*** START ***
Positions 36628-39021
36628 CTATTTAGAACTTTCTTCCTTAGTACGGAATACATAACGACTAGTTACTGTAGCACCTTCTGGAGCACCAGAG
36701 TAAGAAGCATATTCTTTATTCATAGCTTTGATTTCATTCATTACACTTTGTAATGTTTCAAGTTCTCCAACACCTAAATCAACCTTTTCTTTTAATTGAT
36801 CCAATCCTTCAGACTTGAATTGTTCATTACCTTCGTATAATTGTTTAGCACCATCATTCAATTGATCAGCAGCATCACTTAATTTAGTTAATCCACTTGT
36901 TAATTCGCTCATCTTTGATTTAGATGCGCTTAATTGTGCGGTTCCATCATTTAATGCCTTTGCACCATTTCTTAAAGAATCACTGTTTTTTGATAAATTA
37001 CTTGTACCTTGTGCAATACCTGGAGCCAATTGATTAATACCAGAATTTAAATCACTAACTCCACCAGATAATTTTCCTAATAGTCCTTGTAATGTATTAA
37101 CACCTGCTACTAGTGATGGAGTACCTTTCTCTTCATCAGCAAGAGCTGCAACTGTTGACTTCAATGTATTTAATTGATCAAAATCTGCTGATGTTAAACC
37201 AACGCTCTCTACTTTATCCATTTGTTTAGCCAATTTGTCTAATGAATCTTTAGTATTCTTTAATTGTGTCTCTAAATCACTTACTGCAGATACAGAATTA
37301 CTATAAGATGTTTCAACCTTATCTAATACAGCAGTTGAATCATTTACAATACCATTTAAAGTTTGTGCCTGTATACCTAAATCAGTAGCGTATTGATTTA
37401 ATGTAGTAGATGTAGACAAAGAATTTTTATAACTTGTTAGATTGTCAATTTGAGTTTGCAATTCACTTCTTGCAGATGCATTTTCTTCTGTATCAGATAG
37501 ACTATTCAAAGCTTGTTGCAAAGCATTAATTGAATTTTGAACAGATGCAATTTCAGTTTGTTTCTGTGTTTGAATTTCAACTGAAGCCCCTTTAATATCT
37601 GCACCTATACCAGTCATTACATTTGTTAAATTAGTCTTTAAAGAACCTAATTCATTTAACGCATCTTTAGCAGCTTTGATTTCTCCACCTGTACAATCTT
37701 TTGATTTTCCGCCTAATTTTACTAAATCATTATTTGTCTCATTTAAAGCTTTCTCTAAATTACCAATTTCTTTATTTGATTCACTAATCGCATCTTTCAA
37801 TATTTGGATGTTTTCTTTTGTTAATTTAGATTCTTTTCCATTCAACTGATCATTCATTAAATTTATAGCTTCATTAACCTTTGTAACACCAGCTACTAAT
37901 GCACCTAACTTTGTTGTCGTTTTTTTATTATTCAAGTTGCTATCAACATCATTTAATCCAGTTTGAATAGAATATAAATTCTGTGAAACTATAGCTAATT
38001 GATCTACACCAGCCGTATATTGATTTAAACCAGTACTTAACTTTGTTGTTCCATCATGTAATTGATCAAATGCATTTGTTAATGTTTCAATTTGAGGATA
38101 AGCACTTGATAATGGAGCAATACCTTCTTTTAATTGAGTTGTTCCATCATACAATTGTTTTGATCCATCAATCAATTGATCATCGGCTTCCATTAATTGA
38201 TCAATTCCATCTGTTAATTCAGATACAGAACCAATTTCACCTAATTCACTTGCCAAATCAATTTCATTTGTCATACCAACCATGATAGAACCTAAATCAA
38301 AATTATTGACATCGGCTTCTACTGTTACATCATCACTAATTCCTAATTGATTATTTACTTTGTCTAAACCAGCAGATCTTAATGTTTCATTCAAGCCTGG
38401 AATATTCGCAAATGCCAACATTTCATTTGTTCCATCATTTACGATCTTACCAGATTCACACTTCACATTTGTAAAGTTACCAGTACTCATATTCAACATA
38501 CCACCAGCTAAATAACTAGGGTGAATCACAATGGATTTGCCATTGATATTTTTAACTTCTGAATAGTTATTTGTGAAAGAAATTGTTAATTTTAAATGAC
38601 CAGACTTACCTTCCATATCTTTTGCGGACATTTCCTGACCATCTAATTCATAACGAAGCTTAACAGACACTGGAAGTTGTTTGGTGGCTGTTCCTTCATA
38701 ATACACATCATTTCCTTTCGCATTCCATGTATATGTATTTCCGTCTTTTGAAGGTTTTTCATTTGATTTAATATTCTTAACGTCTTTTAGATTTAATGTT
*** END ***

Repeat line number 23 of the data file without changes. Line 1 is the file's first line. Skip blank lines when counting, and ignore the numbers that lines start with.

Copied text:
38701 ATACACATCATTTCCTTTCGCATTCCATGTATATGTATTTCCGTCTTTTGAAGGTTTTTCATTTGATTTAATATTCTTAACGTCTTTTAGATTTAATGTT